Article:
This is a groundbreaking application of contemporary philosophy to human rights law that proposes several significant innovations for the progressive development of human rights. Drawing on the works of prominent "philosophers of the Other" including Emmanuel Levinas, Gayatri Chakravorti Spivak, Judith Butler, and most centrally the Argentine philosopher of liberation Enrique Dussel, this book develops an ethics based on concrete face-to-face relationships with the Marginalized Other. It proposes that this ethics should inspire a human rights law that is grounded in transcendental justice and framed from the perspective of marginalized groups. Such law would continuously deconstruct the original violence found in all human rights treaties and tribunals and promote preferential treatment for the marginalized. It would be especially attentive to such issues as access to justice, voice, representation, agency, and responsibility. This approach differs markedly from more conventional theories of human rights that prioritize the autonomy of the ego, state sovereignty, democracy, and/or equality.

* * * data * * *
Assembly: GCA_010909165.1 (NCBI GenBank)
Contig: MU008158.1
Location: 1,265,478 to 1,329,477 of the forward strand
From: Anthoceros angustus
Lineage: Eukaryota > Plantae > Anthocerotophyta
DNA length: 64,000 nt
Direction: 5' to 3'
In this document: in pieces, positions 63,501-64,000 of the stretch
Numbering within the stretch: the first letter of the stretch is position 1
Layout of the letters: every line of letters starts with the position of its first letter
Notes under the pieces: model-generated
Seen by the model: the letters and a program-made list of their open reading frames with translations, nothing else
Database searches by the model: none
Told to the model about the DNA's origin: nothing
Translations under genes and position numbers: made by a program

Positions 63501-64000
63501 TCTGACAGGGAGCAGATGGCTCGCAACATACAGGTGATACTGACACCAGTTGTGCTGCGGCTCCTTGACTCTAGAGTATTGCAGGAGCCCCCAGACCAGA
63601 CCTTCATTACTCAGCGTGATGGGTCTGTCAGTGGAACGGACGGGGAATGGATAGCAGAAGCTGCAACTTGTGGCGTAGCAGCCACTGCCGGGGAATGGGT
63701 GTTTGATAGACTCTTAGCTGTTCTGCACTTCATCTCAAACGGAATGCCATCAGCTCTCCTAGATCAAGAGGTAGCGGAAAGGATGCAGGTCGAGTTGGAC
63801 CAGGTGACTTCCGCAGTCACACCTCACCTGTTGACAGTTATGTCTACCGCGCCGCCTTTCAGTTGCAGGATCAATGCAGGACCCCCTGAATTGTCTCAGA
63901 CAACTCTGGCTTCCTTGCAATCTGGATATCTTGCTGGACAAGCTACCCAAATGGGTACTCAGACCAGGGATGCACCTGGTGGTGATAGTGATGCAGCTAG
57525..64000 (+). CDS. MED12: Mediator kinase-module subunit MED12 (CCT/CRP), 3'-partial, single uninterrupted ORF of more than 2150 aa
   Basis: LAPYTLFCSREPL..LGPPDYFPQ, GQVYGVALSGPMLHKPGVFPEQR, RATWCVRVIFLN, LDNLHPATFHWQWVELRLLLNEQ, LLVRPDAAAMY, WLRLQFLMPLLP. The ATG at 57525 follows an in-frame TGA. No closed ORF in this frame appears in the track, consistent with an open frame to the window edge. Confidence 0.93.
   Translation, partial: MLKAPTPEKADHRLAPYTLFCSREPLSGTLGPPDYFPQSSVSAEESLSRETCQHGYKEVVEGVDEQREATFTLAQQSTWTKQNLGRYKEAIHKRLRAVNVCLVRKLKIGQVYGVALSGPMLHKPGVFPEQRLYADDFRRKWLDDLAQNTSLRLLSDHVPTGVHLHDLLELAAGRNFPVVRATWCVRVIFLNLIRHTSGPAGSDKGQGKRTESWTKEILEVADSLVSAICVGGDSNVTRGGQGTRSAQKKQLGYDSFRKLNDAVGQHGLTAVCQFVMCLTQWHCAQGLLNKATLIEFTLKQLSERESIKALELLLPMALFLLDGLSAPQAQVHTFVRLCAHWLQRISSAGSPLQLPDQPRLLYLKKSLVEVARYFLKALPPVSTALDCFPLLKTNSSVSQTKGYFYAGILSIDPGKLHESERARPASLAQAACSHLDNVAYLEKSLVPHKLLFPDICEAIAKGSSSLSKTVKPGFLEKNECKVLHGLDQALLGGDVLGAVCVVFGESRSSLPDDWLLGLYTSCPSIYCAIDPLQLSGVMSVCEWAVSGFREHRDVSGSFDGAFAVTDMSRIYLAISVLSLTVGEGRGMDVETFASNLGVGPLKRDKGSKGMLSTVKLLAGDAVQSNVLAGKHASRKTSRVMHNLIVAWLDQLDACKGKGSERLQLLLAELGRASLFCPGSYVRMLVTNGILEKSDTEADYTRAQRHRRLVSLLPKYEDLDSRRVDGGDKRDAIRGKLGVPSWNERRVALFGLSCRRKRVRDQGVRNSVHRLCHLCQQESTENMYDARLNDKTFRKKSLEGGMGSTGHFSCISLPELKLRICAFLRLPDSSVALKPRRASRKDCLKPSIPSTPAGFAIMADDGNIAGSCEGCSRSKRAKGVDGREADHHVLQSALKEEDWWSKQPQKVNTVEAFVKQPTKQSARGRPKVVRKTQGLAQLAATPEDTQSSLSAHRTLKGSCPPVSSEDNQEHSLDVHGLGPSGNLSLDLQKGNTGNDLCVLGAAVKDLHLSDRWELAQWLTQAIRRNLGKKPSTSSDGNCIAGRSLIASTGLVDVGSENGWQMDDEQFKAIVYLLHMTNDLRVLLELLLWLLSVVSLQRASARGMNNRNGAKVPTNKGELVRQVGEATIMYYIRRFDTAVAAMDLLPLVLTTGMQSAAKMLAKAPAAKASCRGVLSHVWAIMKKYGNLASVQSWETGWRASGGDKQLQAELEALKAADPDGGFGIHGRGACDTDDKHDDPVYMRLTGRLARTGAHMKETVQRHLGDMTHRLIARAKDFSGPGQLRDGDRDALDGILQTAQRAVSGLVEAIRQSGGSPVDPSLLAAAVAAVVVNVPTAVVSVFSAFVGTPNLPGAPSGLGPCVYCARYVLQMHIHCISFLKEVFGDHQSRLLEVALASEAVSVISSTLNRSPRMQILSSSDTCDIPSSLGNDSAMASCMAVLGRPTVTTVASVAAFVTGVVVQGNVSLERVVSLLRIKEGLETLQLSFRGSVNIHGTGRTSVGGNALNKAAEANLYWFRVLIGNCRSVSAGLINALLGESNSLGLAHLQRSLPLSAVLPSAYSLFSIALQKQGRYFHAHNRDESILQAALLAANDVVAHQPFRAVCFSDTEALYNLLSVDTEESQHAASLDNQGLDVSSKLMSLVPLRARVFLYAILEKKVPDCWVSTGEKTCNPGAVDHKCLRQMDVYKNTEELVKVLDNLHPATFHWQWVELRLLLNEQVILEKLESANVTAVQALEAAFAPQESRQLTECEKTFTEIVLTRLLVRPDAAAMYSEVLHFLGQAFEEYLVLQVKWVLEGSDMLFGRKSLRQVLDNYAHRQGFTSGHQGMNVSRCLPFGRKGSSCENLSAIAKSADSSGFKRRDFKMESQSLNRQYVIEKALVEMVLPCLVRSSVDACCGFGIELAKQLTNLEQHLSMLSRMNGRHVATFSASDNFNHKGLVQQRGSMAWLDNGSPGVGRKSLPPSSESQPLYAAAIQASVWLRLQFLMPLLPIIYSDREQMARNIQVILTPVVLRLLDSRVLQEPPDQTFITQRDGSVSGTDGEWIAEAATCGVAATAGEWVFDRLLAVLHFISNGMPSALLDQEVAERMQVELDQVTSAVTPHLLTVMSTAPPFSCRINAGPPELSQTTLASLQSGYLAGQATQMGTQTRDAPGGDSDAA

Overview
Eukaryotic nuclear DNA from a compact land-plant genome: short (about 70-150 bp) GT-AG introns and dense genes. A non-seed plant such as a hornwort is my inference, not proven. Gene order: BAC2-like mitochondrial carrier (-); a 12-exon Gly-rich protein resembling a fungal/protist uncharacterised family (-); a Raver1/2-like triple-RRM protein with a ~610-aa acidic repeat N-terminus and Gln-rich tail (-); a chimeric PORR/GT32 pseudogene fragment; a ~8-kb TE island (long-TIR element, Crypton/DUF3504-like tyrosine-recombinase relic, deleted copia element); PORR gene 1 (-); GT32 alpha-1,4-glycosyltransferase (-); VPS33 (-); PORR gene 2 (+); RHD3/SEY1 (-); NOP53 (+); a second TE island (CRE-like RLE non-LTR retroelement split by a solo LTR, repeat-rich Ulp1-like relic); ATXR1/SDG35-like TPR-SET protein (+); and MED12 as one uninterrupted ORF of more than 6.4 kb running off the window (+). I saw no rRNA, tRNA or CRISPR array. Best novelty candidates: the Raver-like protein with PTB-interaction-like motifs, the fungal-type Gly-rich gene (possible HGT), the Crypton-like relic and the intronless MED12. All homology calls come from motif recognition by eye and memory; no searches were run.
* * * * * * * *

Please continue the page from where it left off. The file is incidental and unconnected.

|Publisher:||Cambridge University Press|
|Product dimensions:||5.98(w) x 9.02(h) x 0.55(d)|
About the Author
Table of ContentsPart I. A Deconstruction of Human Rights Law: 1. Arendt, Little Rock, and the cauterization of the other; 2. Democracy, human rights, and L'Affaire du Foulard; Part II. A Phenomenology of the Saturated Other: 3. Derrida, Levinas, and the rights of the other; 4. The saturated other; Part III. A Human Rights of the Marginalized Other: 5. Learning to learn from the voice of the other; 6. Self-ascription by the marginalized other in asylum law; 7. Heteronomic rights and duties.